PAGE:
The Cities With the Newest & Oldest Homes

One of the most important factors you need to consider when buying a home is its age. The age of a house impacts everything from its condition to its architectural style, yard size, and even your homeowners insurance. Unfortunately, in many cities, finding a home that’s the right age can be difficult or extremely expensive. To aid in your home search, we conducted a study on 150 cities to determine which have the oldest and newest homes. This article reviews the study’s results and discusses its findings.

Main Findings

  • The cities with the most new houses are:
    • Austin, TX (11.4%)
    • Provo, UT (10.8%)
    • Myrtle Beach, SC (10.0%)
    • Boise, ID (8.9%)
    • Raleigh, NC (8.7%)
  • The cities that house the oldest homes are:
    • Scranton, PA (33.4%)
    • Boston, MA (32.1%)
    • Providence, RI (29.6%)
    • Springfield, MA (29.1%)
    • Buffalo, NY (28.4%)
  • Most cities with newer homes are located in Southern or Western states, with Texas holding five of the top 15 spots.
  • Most cities with the oldest homes are in the Northeastern U.S., with New York holding five of the top 15 spots and Pennsylvania right behind with four.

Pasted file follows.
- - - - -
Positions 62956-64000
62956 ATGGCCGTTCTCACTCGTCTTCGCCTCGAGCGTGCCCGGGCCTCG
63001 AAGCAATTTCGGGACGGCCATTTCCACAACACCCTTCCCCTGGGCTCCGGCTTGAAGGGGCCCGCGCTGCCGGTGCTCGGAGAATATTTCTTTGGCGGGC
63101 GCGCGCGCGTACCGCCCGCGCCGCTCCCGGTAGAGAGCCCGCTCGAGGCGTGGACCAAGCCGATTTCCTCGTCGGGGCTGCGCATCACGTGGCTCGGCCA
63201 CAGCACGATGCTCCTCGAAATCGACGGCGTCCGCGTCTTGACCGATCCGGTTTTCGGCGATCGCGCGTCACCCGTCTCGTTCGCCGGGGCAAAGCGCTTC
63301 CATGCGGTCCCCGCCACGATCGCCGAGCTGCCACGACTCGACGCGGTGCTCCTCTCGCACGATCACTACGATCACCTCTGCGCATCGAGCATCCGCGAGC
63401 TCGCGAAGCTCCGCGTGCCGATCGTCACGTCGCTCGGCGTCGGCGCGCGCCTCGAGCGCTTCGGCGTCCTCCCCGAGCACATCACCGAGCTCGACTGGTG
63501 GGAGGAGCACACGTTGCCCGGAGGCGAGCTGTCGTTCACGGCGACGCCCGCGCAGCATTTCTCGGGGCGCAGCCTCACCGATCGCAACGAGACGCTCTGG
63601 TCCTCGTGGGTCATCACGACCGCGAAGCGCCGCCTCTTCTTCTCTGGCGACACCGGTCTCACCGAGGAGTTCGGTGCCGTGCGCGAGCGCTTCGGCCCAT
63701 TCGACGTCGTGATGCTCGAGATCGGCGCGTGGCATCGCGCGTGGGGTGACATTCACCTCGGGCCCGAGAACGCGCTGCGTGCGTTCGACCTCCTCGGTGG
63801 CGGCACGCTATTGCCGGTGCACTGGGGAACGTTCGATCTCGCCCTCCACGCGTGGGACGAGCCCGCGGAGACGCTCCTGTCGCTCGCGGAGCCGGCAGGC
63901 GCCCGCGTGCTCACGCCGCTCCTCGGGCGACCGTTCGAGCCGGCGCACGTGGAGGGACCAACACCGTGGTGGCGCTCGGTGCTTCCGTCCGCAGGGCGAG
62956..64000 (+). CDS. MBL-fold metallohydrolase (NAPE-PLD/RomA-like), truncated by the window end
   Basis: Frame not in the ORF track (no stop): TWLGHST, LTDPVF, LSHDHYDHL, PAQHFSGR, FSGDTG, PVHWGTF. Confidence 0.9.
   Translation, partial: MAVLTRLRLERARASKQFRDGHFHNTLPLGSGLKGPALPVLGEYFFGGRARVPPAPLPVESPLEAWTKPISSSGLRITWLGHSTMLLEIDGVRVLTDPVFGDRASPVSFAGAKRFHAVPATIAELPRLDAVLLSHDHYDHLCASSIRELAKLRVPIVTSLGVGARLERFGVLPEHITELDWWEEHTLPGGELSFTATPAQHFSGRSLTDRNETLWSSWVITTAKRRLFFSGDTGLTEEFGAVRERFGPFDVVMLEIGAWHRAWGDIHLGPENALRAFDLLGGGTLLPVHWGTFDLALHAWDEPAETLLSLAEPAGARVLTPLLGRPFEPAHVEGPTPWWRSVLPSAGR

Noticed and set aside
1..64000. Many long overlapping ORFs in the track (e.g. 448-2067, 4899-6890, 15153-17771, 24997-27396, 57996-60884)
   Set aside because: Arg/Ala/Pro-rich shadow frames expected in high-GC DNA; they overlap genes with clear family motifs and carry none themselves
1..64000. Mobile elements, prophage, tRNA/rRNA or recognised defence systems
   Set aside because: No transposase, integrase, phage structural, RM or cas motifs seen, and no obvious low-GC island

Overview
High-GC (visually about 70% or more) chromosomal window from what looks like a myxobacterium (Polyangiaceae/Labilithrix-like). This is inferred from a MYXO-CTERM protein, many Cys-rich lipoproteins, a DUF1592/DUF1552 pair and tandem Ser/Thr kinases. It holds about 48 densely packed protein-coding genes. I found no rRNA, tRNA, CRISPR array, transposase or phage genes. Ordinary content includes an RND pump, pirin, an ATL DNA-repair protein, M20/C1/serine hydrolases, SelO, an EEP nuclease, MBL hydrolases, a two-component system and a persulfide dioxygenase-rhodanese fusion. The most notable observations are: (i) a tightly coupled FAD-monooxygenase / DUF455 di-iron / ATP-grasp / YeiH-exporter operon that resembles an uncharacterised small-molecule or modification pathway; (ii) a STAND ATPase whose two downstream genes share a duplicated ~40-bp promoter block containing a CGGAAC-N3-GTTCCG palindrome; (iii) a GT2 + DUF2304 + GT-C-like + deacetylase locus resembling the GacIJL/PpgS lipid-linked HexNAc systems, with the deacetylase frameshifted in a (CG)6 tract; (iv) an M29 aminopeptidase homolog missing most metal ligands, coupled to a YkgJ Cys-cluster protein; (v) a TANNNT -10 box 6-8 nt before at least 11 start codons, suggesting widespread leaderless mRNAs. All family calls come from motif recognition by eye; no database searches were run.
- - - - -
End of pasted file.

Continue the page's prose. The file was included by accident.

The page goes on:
Average Age of Homes in the U.S.

For this study, we gathered data from the U.S. Census Bureau on the year-built date of the homes for the top 150 most populated cities. We then used the percentage of homes built before 1940 as our metric for older homes and those built in 2014 or sooner for newer homes. In total, across all the cities we analyzed, the median build date for houses was 1974, meaning the average house on the market for most cities is just under 50 years old. Below, we’ll look at which cities have the oldest homes and which have the newest, and then present our full dataset.

Cities With the Most and Least Newest Homes

After analyzing the data, we found that the top five cities with the highest percentage of new homes are: Austin, TX, at 11.4% (over 90,000 homes), Provo, UT, at 10.8% (over 18,000 homes), Myrtle Beach, SC, at 10.0% (over 19,000 homes), Boise, ID, at 8.9% (just over 24,000 homes), and Raleigh, NC, at 8.7% (over 34,000 homes). We noticed some similarities between these cities: they’re all situated within the Sun Belt and experiencing some degree of economic boom. Utah, for example, has gained the nickname “Mini Silicon Valley” for its rapidly growing tech sector.